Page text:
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Catch or No Catch: Orioles 3, Phillies 2

Philadelphia’s least favorite game show

MLB: Baltimore Orioles at Philadelphia Phillies Eric Hartline-USA TODAY Sports

The first sign of the strangeness to come was the lineup. No Alec Bohm, Brandon Marsh, or J.T. Realmuto? Harper at DH again? Eyebrows were raised. They would remain so for much of the night.

The first inning went quietly, with the only bumps being a popup from Orioles right fielder Anthony Santander that looked like it might’ve turned into a collision (thankfully averted, though a sense of déjà vu persisted), and Bryce Harper reaching first when rookie second baseman Jordan Westburg slipped on the dirt and ended up late on the throw.

Westburg came to bat in the 2nd and quickly made up for his mishap with a 356 foot solo shot to right, the first of his career. You have to cheer for the young guys trying to make it big, but one might be forgiven for hoping that he had waited a few games more to reach the milestone.

In the bottom of the 3rd, Aaron Hicks dove to catch a line drive by Johan Rojas but couldn’t keep it in his glove as he hit the turf; the umpires ultimately ruled it to be a catch. No challenge was made by the Phillies, and everyone remained generally baffled by the situation. Hicks was hurt on the play, adding injury to insult and forcing his departure from the game.

The top of the 4th saw the Orioles put Santander on when Turner knocked a ball down but couldn’t corral it in time for a throw. The Phillies put the lead runner out on a fielder’s choice, then sent Gunnar Henderson and Westburg back to their dugout to end the threat.

In the bottom of the 4th, Nick Castellanos drew a walk; just his second of the month. The Phillies offense for the rest of the inning looked as it has for much of the last week or so, and Castellanos was stranded.

The top of the 5th saw Ramón Urías slap one on just the right side of the first base line for a one out single. After a strikeout (Sánchez’s fifth), Turner bobbled a routine grounder for his second error of the night. Runners were on first and second, but Sánchez punched out Austin Hays with a changeup to finish the inning.

Soon after, Jake Cave lined one to right, where Santander dove for the ball. The ball bounced a bit, though it was unclear whether it bounced off grass or glove. In a mirror image of what came before, the umpires ruled it to be a no-catch. Unlike the home team, the Orioles chose to challenge, though the call stood. Stubbs tried to bunt Cave to second; instead the Orioles were able to field it quickly and put Cave out. Stubbs advanced to second on a wild pitch, and Rojas slapped a single to right, and the Phillies had a man on third for the first time in the game. Rojas joined Stubbs in scoring position after a steal. Schwarber hit a fly that wasn’t particularly deep, but it was enough to score Stubbs and tie the game at 1.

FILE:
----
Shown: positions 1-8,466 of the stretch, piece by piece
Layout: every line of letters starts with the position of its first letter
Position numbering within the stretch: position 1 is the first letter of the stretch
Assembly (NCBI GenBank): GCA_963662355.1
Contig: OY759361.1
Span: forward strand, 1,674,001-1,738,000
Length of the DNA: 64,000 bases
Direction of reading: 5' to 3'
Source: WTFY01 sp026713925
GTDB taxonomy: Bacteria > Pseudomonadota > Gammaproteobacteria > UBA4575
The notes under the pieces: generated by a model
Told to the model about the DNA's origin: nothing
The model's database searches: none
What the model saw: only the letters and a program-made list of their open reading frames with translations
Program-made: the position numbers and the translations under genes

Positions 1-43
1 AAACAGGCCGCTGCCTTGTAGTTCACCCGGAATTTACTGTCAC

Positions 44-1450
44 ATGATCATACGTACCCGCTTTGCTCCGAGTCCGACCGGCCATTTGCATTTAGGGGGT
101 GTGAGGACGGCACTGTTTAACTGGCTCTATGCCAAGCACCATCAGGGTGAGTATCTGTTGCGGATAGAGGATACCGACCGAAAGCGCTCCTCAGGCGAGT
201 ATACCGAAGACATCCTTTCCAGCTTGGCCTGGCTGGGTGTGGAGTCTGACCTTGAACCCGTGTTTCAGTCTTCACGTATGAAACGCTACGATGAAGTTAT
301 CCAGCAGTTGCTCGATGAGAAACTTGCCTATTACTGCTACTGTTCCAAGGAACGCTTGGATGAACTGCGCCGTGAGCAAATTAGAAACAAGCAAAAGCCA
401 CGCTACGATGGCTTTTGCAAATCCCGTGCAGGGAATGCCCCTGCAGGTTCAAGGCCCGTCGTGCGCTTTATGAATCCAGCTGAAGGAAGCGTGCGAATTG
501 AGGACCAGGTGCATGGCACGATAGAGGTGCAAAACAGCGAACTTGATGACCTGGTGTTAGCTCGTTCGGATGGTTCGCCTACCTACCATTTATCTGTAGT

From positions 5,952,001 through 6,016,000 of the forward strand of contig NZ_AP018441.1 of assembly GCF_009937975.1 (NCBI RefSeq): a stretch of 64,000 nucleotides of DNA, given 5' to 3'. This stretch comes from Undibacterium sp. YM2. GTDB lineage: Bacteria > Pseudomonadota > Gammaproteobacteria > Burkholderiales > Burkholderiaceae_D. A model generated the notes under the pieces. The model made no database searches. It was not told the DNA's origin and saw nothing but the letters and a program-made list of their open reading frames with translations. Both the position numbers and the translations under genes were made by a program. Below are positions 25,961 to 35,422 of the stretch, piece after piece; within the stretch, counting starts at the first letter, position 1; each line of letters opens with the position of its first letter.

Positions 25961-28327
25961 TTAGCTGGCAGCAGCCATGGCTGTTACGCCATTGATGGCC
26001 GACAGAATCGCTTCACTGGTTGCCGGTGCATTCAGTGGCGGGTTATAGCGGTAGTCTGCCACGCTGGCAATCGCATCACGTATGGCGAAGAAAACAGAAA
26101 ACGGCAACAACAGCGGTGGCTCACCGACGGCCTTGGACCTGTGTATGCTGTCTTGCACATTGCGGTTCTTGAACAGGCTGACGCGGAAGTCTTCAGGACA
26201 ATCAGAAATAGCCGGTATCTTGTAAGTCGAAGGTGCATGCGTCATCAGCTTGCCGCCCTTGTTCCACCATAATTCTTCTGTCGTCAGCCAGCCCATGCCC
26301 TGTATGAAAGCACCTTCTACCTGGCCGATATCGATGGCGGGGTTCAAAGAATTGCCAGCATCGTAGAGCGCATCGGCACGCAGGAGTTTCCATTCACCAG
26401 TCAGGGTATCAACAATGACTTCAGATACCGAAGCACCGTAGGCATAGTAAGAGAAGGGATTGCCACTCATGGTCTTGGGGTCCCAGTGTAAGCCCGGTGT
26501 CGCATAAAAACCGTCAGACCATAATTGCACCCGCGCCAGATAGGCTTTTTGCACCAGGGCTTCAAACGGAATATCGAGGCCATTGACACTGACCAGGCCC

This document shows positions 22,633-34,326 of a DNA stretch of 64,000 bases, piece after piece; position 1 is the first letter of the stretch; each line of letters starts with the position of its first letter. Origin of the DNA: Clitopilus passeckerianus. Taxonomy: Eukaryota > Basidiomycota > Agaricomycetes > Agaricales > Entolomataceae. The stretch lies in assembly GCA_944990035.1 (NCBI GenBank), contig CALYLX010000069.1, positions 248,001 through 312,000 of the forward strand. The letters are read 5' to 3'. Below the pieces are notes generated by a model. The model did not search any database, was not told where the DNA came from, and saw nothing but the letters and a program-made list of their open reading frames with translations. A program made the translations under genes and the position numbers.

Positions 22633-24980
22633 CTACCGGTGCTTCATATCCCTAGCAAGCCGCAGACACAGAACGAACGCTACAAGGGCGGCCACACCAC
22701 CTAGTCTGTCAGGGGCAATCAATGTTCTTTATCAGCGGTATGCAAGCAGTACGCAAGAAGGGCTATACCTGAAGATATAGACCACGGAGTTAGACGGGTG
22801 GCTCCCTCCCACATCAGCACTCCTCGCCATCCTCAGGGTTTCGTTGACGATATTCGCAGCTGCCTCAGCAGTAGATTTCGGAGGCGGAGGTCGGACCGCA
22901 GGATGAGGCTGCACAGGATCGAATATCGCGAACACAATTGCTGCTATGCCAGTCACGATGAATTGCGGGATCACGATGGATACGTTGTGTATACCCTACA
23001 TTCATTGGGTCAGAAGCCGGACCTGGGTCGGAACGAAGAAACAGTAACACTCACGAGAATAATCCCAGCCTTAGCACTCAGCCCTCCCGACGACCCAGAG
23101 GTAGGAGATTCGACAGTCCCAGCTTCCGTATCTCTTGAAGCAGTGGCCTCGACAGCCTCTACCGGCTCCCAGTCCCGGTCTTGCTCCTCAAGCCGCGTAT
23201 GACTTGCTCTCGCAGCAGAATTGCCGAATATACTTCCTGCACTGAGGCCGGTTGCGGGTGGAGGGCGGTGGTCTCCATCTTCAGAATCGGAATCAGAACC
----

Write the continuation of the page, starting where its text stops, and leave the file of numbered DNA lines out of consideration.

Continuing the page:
Unfortunately, the inning ended soon after as Turner went down looking on a low sinker that just caught the zone. Having none of it, Turner argued his case, tossed his helmet away, and ended his night with an early dismissal courtesy of the umps. Edmundo Sosa came in as his replacement. The Phillies’ relief was short-lived, as Ryan Mountcastle sent a 451 foot bomb to center to retake the lead in the top of the 6th. The Phillies couldn’t respond in their half.

Sánchez came back out for the 7th, where he continued as he had for most of the night, promptly striking out 2 of 3 Orioles to hit 8 total Ks, a new career-high. Sadly, the Phillies offense also continued as they had for most of the night and went down in order.

Jeff Hoffman relieved Sánchez as the 8th started, putting the O’s down in order. The departure of Kremer gave the Phillies a window of opportunity. Rojas chopped one to Urías, but it bounced out of his glove to become a single. Not long after, Rojas stole second, and Schwarber walked to give the Phillies two on with none out. After an awkward bunt attempt, Sosa lined one right to third, and a quick throw to second put out Rojas before he could return. The Phillies used their challenge. Had the Phillies won the challenge, it would have made for a lovely narrative, paying off the choice not to use it on the earlier catch/no-catch. But it was not to be, and the call was confirmed.

Harper kept the inning alive with a single, giving Castellanos a chance to be the hero. And so he was, hitting a single to score Schwarber. Feeling the momentum turn, Harper came barreling home, slid, leapt to his feet. He extended his arms wide in the hope that the umpire would do the same. Instead, the ump pumped his fist, and the Phillies had to settle for a tie rather than the lead.

With one of their two All-Stars having come through, the Phillies turned to the other, Craig Kimbrel, to pitch the 9th. Kimbrel walked Gunnar Henderson, allowed him to advance with a wild pitch, and then allowed him to score via a Colton Cowser line drive that fell just past a diving Schwarber’s glove.

The Phillies came into their half of the 9th down by one, and quickly found themselves down to their last out. Alec Bohm delivered a pinch-hit single to keep them alive. J.T. Realmuto pinch hit for his fellow backstop and drew a walk. Rojas came to the plate with heroics on the mind, but hit a grounder to end a strange, frustrating night. Game 2 of the series is tomorrow at 6:40.